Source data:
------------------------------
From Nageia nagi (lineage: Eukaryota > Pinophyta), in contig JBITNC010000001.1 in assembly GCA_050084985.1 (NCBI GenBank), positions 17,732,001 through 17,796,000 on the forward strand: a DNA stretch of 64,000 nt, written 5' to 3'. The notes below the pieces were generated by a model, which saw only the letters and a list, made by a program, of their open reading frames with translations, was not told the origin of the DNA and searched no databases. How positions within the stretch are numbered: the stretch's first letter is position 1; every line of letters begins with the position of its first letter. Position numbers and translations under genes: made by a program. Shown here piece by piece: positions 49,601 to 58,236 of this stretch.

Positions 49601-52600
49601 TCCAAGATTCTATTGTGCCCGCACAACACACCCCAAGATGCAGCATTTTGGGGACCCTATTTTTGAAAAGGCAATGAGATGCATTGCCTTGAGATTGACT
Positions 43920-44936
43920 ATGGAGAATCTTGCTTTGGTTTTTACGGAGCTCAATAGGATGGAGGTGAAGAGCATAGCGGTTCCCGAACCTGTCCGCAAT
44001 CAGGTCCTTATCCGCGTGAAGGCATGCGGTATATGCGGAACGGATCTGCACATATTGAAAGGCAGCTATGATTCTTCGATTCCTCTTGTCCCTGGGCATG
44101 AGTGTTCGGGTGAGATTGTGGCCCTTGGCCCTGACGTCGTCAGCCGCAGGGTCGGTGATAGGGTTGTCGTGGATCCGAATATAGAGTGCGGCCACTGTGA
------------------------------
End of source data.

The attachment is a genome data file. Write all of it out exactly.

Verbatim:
From Nageia nagi (lineage: Eukaryota > Pinophyta), in contig JBITNC010000001.1 in assembly GCA_050084985.1 (NCBI GenBank), positions 17,732,001 through 17,796,000 on the forward strand: a DNA stretch of 64,000 nt, written 5' to 3'. The notes below the pieces were generated by a model, which saw only the letters and a list, made by a program, of their open reading frames with translations, was not told the origin of the DNA and searched no databases. How positions within the stretch are numbered: the stretch's first letter is position 1; every line of letters begins with the position of its first letter. Position numbers and translations under genes: made by a program. Shown here piece by piece: positions 49,601 to 58,236 of this stretch.

Positions 49601-52600
49601 TCCAAGATTCTATTGTGCCCGCACAACACACCCCAAGATGCAGCATTTTGGGGACCCTATTTTTGAAAAGGCAATGAGATGCATTGCCTTGAGATTGACT
Positions 43920-44936
43920 ATGGAGAATCTTGCTTTGGTTTTTACGGAGCTCAATAGGATGGAGGTGAAGAGCATAGCGGTTCCCGAACCTGTCCGCAAT
44001 CAGGTCCTTATCCGCGTGAAGGCATGCGGTATATGCGGAACGGATCTGCACATATTGAAAGGCAGCTATGATTCTTCGATTCCTCTTGTCCCTGGGCATG
44101 AGTGTTCGGGTGAGATTGTGGCCCTTGGCCCTGACGTCGTCAGCCGCAGGGTCGGTGATAGGGTTGTCGTGGATCCGAATATAGAGTGCGGCCACTGTGA